One had just dared to hope that the widespread air raids on the Ukrainian energy supply were now over, when Russia again launched a comprehensive attack. Severe destruction, power outages and cold heating at freezing temperatures are the result - not to mention the threatened taking of Bakhmut, which cannot be held for much longer.
Time and again, Moscow succeeds in increasing its clout when it seems to be flagging. Is the Kremlin suffering heavy losses? Yes he does. Does he have trouble maintaining the morale of his own troops? Yes, he has. Do the western sanctions hurt him? Yes they do.
Nonetheless, there are three things you should never ignore when looking at Russia. They belong to this gigantic empire like St. Isaac's Cathedral in Saint Petersburg.
First, human life has always been of less value in Russia than in Europe. The cynicism is great. Dying is considered a part of life, especially when it affects others. For much longer than in the West, the Russian leadership has been indifferent to the number of casualties on both the enemy and their own side.
Secondly, it was not just in Syria that Moscow waged a war of annihilation with maximum destructiveness. It has been part of Russian warfare for centuries. Even Napoleon got to know him. With a view to the Tsarist Empire, he was also the first to speak. So the level of destruction in Ukraine will continue until there is some form of ceasefire.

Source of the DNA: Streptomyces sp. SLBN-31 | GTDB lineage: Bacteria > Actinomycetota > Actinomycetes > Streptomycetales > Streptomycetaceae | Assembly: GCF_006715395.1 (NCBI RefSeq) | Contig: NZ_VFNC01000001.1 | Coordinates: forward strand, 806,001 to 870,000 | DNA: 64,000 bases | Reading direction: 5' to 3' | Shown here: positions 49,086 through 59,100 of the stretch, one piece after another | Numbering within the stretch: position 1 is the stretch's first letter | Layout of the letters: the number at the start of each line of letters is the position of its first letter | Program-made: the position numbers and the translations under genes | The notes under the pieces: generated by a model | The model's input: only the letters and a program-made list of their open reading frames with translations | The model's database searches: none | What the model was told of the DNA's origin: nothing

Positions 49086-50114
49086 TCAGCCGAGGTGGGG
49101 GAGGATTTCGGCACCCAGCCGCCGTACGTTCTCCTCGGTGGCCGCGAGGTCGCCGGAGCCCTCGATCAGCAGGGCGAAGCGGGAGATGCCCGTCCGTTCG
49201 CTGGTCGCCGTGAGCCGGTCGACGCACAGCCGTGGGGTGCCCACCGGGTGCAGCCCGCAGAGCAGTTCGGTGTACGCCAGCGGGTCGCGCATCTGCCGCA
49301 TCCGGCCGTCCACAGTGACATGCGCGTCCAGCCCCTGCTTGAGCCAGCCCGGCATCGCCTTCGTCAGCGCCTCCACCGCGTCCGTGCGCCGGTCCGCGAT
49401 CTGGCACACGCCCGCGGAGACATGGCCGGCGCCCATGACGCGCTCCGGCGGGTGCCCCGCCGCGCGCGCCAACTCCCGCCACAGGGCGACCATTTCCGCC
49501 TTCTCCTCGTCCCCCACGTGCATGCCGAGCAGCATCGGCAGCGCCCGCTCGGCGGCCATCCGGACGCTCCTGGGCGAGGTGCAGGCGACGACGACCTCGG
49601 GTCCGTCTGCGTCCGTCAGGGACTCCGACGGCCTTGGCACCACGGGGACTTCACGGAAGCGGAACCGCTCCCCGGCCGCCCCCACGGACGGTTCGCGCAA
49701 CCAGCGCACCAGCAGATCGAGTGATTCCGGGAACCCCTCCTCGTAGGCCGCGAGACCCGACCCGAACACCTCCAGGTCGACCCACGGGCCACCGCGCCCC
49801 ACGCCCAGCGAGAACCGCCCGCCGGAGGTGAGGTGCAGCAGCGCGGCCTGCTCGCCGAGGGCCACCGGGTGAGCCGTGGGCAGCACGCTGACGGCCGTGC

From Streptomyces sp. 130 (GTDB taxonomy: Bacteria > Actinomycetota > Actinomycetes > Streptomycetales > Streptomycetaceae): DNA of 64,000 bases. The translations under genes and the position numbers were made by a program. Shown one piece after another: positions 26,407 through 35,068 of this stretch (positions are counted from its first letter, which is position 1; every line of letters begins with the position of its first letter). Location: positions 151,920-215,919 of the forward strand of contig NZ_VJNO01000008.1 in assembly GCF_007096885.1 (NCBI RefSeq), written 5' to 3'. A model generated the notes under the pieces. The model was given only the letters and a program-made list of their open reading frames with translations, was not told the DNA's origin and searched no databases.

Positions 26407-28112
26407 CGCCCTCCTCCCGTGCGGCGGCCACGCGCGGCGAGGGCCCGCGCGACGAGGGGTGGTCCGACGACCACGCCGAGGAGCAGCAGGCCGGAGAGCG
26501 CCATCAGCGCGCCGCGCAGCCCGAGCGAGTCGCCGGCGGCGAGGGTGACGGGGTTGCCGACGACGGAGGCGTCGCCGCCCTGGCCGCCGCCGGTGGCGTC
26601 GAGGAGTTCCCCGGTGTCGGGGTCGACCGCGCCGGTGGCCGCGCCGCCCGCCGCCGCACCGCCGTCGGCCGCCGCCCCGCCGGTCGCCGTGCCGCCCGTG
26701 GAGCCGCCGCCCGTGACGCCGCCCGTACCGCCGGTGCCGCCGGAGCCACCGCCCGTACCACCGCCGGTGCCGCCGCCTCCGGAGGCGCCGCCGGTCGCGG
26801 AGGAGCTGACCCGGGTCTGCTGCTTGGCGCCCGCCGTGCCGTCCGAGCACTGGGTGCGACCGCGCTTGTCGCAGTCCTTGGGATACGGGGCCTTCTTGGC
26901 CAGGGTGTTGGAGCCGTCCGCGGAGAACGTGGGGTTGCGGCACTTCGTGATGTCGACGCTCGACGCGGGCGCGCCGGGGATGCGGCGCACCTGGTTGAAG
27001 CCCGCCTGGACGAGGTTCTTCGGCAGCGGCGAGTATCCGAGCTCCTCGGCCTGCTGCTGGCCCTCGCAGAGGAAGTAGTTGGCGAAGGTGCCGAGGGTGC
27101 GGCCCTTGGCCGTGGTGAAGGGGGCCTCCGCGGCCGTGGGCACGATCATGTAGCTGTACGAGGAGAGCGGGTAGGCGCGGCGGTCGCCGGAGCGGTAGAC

Third, the Russian soldiers were hardly ever properly equipped for battle. The reports of supply shortages, inadequate food and missing pay for Russian soldiers go back to the 18th century and could fill libraries if they were collected.
Nevertheless, the respective army leadership often managed more unintentionally than consciously to improvise combat morale and talent and to keep it in the troops - which does not mean that Russia wins every war. The defeats in the Crimean War, the Russo-Japanese War and the First World War are counterexamples.
On the whole, however, it is said: This war in Ukraine will last for a long time. Again and again it will lead to severe disappointment for those who count on a quick end.
For the West, this primarily means finally providing Ukraine with a reliable, long-term supply of ammunition so that it can at least rudimentarily withstand the hail of Russian shells until the costs of the war become too high for Moscow. Nothing more can be hoped for.
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